Owners of zero-emissions vehicles currently pay $118 in fees per year to cover road repairs because they aren’t subject to fuel taxes, however as more electric vehicles take to the road, the state is looking to make up the difference by creating a pay-by-the-mile tax.
Proponents say such a system is akin to utility rate charges.
“Everyone would pay their fair share for road repairs based on how much they drive, not the kind of car they own,” the state’s road charge pilot program website reads. “California is working to develop a road charge program that is fair, transparent, and sustainable so that it meets our road maintenance needs now and in the future.”
California state Sen. Scott Wiener hosts an event in San Francisco on Oct. 23, 2022. (John Fredricks/The Epoch Times)

California state Sen. Scott Wiener hosts an event in San Francisco on Oct. 23, 2022. (John Fredricks/The Epoch Times)

Critics argue the system could be detrimental to lower-income drivers who must commute longer distances because they live in communities where housing costs are cheaper, and are farther from city centers.
“Some families can’t afford to live near the city where they work, so they find affordable housing in the outskirts—sometimes an hour or more from their place of employment—and any additional costs will hurt,” John Morris, a longtime resident of Los Angeles, told The Epoch Times. “This is potentially a burden on Californians who are working hard but are struggling to pay their bills.”
Others are concerned that if a road-use charge is ultimately implemented statewide, drivers with traditional gas-operated vehicles will have to pay it in addition to the gas tax.
One resident skeptical of the plan said the per-mile charges are jeopardizing adoption of electric and alternative fuel vehicles, as budget-oriented consumers have less incentive to switch.
“Much of the EV savings comes from avoiding the high gas tax,” Dr. Houman David Hemmati—an ophthalmologist and pharmaceutical entrepreneur and executive based in Beverly Hills—posted on May 14 on X. “We must push back against all these new taxes.”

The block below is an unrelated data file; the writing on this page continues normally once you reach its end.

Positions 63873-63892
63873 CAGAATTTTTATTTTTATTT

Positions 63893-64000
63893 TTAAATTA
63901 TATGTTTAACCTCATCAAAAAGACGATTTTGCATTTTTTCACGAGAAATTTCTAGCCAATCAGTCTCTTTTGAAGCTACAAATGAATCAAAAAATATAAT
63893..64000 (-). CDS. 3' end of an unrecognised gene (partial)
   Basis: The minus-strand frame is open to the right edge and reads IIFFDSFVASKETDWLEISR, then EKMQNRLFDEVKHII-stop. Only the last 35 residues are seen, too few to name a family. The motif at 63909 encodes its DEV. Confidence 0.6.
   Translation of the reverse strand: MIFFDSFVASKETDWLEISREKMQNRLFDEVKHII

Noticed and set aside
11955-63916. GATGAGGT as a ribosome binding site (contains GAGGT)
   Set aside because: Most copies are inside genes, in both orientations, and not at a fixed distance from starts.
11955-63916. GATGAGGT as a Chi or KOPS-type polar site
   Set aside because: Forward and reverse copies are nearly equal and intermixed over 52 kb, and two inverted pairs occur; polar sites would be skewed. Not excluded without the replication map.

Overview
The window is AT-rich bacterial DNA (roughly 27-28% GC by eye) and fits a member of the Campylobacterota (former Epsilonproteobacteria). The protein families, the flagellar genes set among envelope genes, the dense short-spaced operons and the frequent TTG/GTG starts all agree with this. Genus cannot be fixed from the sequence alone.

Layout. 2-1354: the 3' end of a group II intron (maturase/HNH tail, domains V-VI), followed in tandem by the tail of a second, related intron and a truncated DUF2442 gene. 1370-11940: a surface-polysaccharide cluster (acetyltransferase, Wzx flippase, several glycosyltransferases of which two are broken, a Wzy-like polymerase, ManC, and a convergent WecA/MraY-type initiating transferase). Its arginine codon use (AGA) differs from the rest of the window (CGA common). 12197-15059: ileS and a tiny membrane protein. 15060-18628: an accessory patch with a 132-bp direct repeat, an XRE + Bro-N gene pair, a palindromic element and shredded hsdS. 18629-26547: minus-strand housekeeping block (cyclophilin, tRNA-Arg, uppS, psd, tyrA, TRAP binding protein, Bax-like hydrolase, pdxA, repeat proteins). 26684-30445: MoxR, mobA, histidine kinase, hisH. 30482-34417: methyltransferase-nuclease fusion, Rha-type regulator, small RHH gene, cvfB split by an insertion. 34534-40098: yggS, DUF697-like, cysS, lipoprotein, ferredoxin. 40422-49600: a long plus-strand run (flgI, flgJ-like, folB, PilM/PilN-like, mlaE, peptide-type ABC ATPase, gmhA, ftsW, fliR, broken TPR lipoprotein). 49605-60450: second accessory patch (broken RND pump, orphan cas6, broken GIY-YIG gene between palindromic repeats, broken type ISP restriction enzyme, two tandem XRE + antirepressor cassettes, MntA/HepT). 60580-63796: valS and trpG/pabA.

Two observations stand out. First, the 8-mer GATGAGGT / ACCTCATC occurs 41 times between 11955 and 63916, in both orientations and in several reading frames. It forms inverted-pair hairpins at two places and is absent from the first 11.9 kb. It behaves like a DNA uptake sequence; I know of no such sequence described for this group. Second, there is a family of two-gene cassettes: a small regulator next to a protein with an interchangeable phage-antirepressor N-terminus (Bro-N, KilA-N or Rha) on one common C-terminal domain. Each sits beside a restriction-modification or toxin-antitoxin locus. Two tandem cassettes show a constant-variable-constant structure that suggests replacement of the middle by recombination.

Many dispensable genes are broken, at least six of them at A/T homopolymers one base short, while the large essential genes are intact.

Gas taxes were approved in California in 1923, when the state imposed a 2-cent per gallon tax. The federal government followed suit 11 years later, adding an additional 1 cent tax per gallon.
By 1993, the federal government tax was 18.4 cents per gallon, where it has remained, and California’s tax was 18 cents per gallon.
The Golden State has since continued to increase fuel taxes—including a 12-cent hike in 2017 and subsequent increases in following years.
A similar pilot program begun in 2016 ran for nine months to study the feasibility of per-mile fees. In total, 5,000 vehicles and more than 37 million miles driven were analyzed.
In a final report issued in 2017, the study found that road-charge programs are worthy of further research, while acknowledging that differences in vehicles and fuel efficiency standards make finding equitable solutions challenging.
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Travis Gillmore is an avid reader and journalism connoisseur based in California covering finance, politics, the State Capitol, and breaking news for The Epoch Times.